First, unless people STOP using those resources on a given day, it just pushes demand from one day to the days before or after the gas-out day. Overall, demand doesn't change at all.
Second, even if somehow the laws of supply and demand were somehow overcome and prices did drop a noticeable amount, everyone would start buying less fuel-efficient cars, drive more often (instead of carpooling, walking, biking, or using public transportation), and so forth. Demand goes up, and prices end up back where they were before.
It's ridiculous, and anyone who's taken an high school econ class could see the e-mail was created by someone who obviously flunked the class in spades.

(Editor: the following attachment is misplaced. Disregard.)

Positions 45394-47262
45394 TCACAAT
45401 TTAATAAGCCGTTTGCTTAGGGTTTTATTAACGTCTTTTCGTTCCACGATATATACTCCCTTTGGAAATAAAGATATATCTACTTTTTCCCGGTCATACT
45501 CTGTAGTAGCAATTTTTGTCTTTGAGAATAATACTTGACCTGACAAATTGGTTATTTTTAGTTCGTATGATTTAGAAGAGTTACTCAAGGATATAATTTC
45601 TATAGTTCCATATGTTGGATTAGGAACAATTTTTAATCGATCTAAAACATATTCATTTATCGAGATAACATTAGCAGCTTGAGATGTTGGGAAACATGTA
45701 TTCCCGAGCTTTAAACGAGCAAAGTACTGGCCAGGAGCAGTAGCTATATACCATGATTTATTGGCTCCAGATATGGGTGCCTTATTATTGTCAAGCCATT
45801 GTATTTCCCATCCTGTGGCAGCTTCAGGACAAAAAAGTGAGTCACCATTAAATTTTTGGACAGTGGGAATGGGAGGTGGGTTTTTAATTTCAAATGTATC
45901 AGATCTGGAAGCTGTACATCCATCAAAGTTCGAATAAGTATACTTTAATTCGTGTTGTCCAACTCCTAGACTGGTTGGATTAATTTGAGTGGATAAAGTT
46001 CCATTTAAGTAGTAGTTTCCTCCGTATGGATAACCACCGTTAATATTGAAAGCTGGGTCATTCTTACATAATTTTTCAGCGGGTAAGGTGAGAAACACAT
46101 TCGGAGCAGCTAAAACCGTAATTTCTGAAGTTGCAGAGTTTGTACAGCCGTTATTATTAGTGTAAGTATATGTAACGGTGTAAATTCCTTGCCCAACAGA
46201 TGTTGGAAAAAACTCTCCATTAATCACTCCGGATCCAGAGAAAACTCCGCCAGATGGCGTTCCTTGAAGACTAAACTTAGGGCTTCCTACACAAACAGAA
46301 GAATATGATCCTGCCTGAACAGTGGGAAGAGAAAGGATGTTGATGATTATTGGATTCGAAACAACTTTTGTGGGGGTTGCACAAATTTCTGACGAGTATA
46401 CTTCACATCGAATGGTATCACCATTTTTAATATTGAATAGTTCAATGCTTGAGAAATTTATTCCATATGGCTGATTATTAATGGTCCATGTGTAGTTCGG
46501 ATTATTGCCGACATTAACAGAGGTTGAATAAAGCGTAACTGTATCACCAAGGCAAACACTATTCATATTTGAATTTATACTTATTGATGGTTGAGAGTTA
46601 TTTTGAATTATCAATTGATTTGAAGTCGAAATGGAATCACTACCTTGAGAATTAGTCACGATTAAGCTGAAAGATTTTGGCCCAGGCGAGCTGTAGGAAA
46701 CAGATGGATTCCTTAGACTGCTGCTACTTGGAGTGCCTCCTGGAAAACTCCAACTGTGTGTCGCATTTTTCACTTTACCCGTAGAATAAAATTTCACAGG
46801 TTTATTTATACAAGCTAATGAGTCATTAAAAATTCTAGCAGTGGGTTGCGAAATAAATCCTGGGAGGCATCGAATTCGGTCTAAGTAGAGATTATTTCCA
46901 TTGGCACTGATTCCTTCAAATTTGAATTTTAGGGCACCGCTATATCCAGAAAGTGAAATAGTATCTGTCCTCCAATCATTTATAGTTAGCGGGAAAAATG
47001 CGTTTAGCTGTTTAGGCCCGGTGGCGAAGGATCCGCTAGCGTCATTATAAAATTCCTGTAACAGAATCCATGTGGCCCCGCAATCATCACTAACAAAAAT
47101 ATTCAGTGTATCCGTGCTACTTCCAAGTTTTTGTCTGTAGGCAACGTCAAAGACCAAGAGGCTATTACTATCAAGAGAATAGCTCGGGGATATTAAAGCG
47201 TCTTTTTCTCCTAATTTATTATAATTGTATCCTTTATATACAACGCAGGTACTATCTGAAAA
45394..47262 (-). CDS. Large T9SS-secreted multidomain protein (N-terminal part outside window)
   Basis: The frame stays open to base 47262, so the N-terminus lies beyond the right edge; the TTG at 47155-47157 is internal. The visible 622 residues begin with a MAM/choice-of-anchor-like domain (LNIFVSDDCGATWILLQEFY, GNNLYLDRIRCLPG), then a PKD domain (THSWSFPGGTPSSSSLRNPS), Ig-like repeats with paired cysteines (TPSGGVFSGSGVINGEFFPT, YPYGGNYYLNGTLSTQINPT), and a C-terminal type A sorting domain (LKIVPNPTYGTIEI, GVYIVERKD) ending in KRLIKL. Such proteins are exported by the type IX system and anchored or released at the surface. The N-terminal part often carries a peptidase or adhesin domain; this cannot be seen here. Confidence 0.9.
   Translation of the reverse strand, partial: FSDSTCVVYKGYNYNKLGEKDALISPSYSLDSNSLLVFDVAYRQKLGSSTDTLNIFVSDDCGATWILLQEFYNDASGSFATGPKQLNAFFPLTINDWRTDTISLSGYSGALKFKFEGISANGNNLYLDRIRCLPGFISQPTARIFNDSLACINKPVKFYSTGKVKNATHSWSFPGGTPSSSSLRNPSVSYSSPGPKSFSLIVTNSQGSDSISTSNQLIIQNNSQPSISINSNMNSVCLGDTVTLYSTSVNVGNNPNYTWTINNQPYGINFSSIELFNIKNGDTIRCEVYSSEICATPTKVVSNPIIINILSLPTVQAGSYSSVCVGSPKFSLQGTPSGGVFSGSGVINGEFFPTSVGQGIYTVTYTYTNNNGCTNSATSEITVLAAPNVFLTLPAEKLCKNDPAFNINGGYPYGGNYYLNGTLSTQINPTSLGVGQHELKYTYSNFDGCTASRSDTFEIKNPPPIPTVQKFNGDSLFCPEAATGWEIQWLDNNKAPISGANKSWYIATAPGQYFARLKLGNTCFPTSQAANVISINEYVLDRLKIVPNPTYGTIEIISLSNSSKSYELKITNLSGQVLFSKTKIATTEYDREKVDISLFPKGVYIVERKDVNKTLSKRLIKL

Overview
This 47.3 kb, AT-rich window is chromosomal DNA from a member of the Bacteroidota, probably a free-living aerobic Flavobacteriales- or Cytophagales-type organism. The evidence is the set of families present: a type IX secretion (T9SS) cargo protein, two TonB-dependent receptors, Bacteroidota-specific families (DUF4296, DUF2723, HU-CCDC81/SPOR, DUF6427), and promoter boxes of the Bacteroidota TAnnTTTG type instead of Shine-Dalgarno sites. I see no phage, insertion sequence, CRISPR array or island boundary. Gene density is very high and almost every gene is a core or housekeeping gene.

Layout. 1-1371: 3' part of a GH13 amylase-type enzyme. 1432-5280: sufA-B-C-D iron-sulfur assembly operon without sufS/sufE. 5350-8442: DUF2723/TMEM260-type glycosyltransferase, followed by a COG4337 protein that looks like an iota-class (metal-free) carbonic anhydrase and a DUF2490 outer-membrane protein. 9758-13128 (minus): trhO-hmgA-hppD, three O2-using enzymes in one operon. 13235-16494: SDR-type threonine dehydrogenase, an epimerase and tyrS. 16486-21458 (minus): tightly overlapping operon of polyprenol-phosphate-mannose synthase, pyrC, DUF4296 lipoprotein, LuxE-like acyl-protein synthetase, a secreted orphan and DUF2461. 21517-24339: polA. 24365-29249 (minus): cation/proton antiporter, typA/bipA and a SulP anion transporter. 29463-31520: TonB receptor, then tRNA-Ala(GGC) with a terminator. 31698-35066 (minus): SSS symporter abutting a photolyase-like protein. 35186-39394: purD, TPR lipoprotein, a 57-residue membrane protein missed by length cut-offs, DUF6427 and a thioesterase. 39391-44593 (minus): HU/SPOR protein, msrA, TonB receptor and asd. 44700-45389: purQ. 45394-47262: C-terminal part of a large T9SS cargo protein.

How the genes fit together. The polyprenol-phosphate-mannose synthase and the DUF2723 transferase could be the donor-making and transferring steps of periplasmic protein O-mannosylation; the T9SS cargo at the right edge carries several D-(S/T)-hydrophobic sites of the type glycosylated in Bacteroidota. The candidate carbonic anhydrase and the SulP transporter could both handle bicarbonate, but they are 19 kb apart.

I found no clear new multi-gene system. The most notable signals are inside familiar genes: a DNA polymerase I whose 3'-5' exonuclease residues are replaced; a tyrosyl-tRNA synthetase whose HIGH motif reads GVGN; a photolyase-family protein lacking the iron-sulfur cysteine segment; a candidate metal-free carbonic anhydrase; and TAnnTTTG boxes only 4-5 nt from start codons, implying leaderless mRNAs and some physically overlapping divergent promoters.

Then I got an e-mail from another not-so-brilliant friend, forwarded around the world multiple times, saying that the gas-out idea was just plain STUPID since it doesn't really change demand and thus affect gas prices. No, instead we should boycott certain brands of gasoline. Those companies will be forced to lower prices to sell their product, then other gas stations will have to follow suit to stay competitive--ergo, lower gas prices.
Have you ever been to a gas station--take Arco, for instance, since I see this often at Arco stations--with lines around the block because the gas is two cents cheaper than the gas station across the street where there's barely a car in sight? Just because Arco has cheaper prices, do all of the other gas stations nearby automatically lower their prices to stay competitive? No. Do you know why? Because I get my gas at those other stations. Saving less than 50 cents for a tank of gas isn't worth the wait it would require for me to get to the front of an Arco line, and I'm willing to pay that little bit extra for the extra convenience.